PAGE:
The article of interest is a report of a trip to the 1992 EuroCrypt conference by an NSA cryptographer whose name is redacted.We all get a little bored having to sit though presentations that are off topic, boring or even down right silly but we generally don't write our opinions down. In this case the criticisms are cutting and they reveal a lot about the attitude of the NSA cryptographers. You need to keep in mind as you read that this is intended for the NSA crypto community and as such the writer would have felt at home with what was being written.
Take for example:
Three of the last four sessions were of no value whatever, and indeed there was almost nothing at Eurocrypt to interest us (this is good news!). The scholarship was actually extremely good; it’s just that the directions which external cryptologic researchers have taken are remarkably far from our own lines of interest.
It seems that back in 1992 academic cryptographers were working on things that the NSA didn't consider of any importance. Could things be the same now?
The gulf between the two camps couldn't be better expressed than:
The conference again offered an interesting view into the thought processes of the world’s leading “cryptologists.” It is indeed remarkable how far the Agency has strayed from the True Path.
The ironic comment is clearly suggesting that the NSA is on the "true path" whatever that might be.
Clearly the gap between the NSA and the academic crypto community is probably as wide today with the different approaches to the problem being driven by what each wants to achieve. It is worth reading the rest of the article."
Link to Original Source
There isn't much controversy in the actual sciences about whether or not IQ tests are relevant. They are. Whatever they measure is highly correlated with positive life outcomes.
>Everyone is exactly as intelligent as a human, unless they're brain damaged by disease or defect. Any child, any adult, properly motivated, with proper practice and effort, can be a genius. It is just that simple.
This is false on its face. It does not matter how much some people try, or study, or work hard - they will never be a genius in anything and it's not because they have brain damage. There are variations in how our brains work, just as with how the rest of our bodies work, that are heritable and that limit how much we can achieve. I think it's a disservice to tell people that the reason that they aren't succeeding at something is because they aren't trying hard enough, when in reality they are literally incapable of that kind of performance.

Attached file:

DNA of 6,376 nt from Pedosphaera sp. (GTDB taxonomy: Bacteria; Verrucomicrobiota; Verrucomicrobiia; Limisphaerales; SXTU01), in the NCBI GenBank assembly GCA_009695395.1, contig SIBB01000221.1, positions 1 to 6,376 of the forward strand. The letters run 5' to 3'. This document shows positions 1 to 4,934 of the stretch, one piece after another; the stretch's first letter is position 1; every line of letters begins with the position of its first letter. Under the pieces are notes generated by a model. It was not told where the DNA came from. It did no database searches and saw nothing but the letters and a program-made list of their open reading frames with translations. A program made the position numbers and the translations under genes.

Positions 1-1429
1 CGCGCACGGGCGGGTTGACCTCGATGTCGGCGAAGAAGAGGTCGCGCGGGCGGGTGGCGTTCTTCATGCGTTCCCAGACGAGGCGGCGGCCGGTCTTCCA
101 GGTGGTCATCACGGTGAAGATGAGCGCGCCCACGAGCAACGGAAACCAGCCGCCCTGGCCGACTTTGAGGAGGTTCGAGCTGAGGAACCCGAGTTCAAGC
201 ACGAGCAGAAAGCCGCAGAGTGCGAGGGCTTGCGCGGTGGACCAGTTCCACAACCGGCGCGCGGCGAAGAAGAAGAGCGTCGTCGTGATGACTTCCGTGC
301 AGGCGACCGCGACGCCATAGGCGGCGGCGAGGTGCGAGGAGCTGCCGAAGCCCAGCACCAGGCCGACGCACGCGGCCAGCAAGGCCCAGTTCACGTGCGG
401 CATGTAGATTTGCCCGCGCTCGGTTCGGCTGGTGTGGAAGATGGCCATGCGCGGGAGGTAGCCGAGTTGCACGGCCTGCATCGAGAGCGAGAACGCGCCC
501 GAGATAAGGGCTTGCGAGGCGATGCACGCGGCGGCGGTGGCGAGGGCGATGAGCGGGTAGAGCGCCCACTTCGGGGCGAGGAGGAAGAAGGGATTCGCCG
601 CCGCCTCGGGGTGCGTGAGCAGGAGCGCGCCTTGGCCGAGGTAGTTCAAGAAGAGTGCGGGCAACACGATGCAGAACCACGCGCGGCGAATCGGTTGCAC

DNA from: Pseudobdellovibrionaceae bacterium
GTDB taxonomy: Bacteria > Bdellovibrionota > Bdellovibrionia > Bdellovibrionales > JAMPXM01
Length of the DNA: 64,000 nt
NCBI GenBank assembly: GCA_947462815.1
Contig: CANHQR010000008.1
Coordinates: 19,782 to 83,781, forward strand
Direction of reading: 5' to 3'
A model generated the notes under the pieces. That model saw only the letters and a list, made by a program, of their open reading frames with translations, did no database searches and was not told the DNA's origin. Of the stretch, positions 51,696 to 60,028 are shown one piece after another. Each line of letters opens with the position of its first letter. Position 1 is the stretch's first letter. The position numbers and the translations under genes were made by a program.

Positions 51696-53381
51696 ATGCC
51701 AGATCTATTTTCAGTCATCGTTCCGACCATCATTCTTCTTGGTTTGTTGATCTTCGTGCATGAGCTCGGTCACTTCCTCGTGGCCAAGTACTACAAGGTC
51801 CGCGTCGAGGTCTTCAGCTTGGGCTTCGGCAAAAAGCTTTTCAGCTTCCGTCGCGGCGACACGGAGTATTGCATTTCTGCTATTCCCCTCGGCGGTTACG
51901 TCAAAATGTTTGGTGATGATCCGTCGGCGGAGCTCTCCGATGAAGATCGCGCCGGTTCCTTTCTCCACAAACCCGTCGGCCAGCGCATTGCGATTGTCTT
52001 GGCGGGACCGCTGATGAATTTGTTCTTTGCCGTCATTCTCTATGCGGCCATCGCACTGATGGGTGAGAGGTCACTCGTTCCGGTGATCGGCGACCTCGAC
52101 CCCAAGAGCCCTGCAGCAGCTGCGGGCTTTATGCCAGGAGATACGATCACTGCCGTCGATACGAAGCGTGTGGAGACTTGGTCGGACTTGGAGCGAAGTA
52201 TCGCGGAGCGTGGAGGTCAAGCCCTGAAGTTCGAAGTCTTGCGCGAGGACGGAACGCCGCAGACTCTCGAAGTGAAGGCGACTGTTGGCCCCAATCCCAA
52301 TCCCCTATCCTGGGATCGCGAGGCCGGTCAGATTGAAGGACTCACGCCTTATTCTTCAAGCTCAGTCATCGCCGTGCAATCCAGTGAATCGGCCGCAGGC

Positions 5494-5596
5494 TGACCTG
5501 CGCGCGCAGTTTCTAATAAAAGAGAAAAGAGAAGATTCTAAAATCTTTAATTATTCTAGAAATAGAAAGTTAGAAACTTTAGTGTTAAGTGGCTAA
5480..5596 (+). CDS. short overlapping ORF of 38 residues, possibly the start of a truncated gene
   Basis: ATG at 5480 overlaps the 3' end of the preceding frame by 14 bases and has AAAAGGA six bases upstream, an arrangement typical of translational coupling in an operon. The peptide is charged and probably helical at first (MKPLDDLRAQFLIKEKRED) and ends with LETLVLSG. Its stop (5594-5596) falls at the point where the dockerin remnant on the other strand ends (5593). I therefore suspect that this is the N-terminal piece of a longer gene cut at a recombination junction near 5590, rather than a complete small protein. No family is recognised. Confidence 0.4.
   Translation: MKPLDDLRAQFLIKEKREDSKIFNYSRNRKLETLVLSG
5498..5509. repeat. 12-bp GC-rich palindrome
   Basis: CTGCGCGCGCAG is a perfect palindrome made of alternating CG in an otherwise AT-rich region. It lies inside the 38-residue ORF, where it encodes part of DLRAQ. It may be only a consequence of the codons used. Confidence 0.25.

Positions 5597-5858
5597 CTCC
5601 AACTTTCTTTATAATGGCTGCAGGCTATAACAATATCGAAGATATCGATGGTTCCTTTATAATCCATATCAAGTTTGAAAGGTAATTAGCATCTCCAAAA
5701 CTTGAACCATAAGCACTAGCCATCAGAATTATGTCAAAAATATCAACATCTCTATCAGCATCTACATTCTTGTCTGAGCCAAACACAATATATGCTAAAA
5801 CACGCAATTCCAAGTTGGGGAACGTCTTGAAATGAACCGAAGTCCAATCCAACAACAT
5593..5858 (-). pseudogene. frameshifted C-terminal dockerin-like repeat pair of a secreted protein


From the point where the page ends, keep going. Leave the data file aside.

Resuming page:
Matthew Green tackled iOS encryption, concluding that at bottom the change really boils down to applying the existing iOS encryption methods to more data. He also reviews the iOS approach, which uses Apple's "Secure Enclave" chip as the basis for the encryption and guesses at how it is that Apple can say it's unable to decrypt the devices. He concludes, with some clarification from a commenter, that Apple really can't (unless you use a weak password which can be brute-forced, and even then it's hard).
Nikolay Elenkov looks into the preview release of Android "L". He finds that not only has Google turned encryption on by default, but appears to have incorporated hardware-based security as well, to make it impossible (or at least much more difficult) to perform brute force password searches off-device."
Link to Original Source
>There's nothing in this research that shows equal opportunity or head start programs don't help, much less that they are a "waste."
Well, not in *this* research. The government's own research does shows that head start is a massive waste of money:
"In sum, this report finds that providing access to Head Start has benefits for both 3-year-olds and 4-year-olds in the cognitive, health, and parenting domains, and for 3-year-olds in the social-emotional domain. However, the benefits of access to Head Start at age four are largely absent by 1st grade for the program population as a whole."
As it should be.
Quick, someone call Kickstarter and get iFind up and running again.
Dart was submitted for ECMA standardization early this year and is now ECMA-408.
[Disclaimer: I work on the Dart team]
I've played a lot of BF, since owning 1942 on release day. I can't think of a version I've missed (though I've stopped buying expansion packs).
That said, I stopped buying on release day a while ago. My gaming time is maybe 2% of what it was a decade or so ago, so it's valuable and not to be wasted on buggy releases and bad games.
I'm embarrassed to say that I pledged $70. I thought being on Kickstarter provided some level of protection against this, and that no one would be so brazen as to hijack people's names and credentials, and post them a popular website to promote their claims.
Thanks, Slashdot. I promise I'll be more careful next time.
If someone tells me the PowerUp 3.0 remote-controlled airplane is a hoax, I'll be devastated...